Stack Overflow is a community of 4.7 million programmers, just like you, helping each other.

Join them; it only takes a minute:

Sign up
Join the Stack Overflow community to:
  1. Ask programming questions
  2. Answer and help your peers
  3. Get recognized for your expertise

In a code behind XAML file, if my DataContext will always be a well-known class, i usually redeclare DataContext like this:

public new Cow DataContext
{
    get { return base.DataContext as Cow; }
    set { base.DataContext = value; }
}

This way i have Intellisense treating DataContext as a Cow in the scope of my file and I am safely (at least i think so) using the base.DataContext to handle all its logic.

Some people, with lots of experience, have already told me that this is not a good pattern.

I'd like to know what problems could arise and why not use it. I've already given it a lot of thought and couldn't think of one

Thank you

share|improve this question
    
I assume you redeclare DataContext in your .xaml.cs file (code behind) since you said in your "xaml" but posted c# code ? – oXeNoN Aug 4 '11 at 15:56
    
@scott i am really sorry but i meant property named DataContext instead of Cow – Luis Filipe Aug 4 '11 at 16:05
    
@Luis Filipe, I just saw your updated change and deleted my comment. I understand what you mean now. – Scott Aug 4 '11 at 16:08
    
seems to work with the binding and stuff, but I'd like the intellisense to be narrowed to the viewmodel, rather than all properties of the view + datacontext – Ewan Apr 8 '15 at 9:45
up vote 3 down vote accepted

After pondering for a while about that code I cannot find any serious issue, except perhaps for this corner case that I will explain.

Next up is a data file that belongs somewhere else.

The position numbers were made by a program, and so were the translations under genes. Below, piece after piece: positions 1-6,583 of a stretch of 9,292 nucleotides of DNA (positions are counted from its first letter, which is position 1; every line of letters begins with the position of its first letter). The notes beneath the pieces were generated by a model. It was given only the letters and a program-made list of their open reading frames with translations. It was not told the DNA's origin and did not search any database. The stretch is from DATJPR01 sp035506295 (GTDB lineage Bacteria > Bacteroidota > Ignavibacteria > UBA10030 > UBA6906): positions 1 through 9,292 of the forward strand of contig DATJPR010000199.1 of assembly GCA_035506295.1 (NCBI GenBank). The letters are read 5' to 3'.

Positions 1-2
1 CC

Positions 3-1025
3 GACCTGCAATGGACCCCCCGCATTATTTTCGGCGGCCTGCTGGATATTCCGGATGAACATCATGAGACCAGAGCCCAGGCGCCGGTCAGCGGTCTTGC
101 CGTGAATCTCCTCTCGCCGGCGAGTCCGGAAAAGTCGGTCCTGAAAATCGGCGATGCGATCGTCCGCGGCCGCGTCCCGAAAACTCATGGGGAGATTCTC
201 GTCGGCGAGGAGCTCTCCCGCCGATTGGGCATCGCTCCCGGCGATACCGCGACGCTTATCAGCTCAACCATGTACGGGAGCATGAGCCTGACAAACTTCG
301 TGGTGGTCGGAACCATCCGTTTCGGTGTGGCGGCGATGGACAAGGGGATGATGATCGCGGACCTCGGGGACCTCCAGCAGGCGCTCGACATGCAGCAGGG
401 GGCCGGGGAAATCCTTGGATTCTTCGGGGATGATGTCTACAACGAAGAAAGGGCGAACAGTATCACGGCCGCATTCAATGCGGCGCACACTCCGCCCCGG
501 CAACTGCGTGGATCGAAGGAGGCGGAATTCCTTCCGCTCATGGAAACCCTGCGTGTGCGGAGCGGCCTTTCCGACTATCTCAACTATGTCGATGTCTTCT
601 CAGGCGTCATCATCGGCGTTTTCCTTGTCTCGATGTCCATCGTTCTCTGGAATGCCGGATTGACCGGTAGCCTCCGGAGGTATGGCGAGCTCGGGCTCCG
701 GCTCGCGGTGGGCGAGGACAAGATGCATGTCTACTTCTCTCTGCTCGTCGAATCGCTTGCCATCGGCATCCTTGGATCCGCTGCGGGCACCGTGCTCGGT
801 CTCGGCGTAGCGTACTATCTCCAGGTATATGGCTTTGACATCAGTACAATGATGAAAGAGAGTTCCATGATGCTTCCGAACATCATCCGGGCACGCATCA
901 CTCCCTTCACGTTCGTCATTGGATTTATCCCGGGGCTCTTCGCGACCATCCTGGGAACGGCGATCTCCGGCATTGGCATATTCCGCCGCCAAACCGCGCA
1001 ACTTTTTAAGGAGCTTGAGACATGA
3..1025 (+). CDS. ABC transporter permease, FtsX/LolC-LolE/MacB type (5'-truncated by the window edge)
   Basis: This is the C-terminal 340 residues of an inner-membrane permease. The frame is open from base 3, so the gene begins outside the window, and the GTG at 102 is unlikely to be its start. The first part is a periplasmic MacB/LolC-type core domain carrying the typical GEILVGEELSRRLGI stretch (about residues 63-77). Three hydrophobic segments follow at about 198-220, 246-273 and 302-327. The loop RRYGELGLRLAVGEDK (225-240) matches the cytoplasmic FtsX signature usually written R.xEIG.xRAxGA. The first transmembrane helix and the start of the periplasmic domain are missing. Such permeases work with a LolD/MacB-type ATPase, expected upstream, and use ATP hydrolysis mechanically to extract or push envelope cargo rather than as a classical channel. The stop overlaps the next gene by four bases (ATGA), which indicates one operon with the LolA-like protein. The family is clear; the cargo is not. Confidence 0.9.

Let's say your Xaml belongs to a class called MyUserControl, and that it inherits from UserControl.

Let's assume you have:

UserControl ctrl = new MyUserControl();
ctrl.DataContext = new Dog();

This is obviously legal and you are not protected by MyUserControl's type-safety, because the type of the reference variable is of UserControl, whose DataContext property is still of object type. However, let's immagine down the line, you try the following, in MyUserControl's context:

Cow c = this.DataContext;

c will be null. This is what you intended. However, it might make your life harder under a debugging scenario because you are being lulled into thinking your DataContext is null, while it simply isn't what you expected it to be. It might be harder to understand why your data bindings are all working funny while your datacontext seems to be null.

My approach to this is not to hide the DataContext property, but to re-expose it via a new property:

public Cow Model
{
    get
    {
        return this.DataContext as Cow;
    }
    set
    {
        this.DataContext = value;
    }
}

In the scenario I set up above, while the Model property would return null, the DataContext would return a reference to the Dog instance, more appropriately reflecting what is really going on. Alternatively, you might implement your DataContext property's getter by returning the following:

return (Cow)this.DataContext;

At least you'd receive an exception telling you DataContext does have something, but not what you want. It does seem cheesy, however.

Anyhow, this is really no serious issue, only a possible inconvenience under the scenario I laid out.

share|improve this answer
    
The exception would be a StackOverflowException :). But I guess you meant (Cow)base.DataContext – Rune FS Aug 4 '11 at 20:21
    
@Rui Exposing DataContext via a new property has been my solution ever since i was not allowed to redeclare DataContext; – Luis Filipe Aug 5 '11 at 8:50
    
@Rui To softly cast DataContext using the keyword 'as' can have the disadvantage you talk about but hard casting it can provoke some unnecessary exceptions to be thrown – Luis Filipe Aug 5 '11 at 8:51

Well I dont observe any issues with this and this only helps with IntelliSense... it doesnt change the DataContext dependency property to Cow anyways ... so there is no type safety as far as WPF features like Binding or Styles are concerned.

share|improve this answer

Your Answer

 
discard

By posting your answer, you agree to the privacy policy and terms of service.

Not the answer you're looking for? Browse other questions tagged or ask your own question.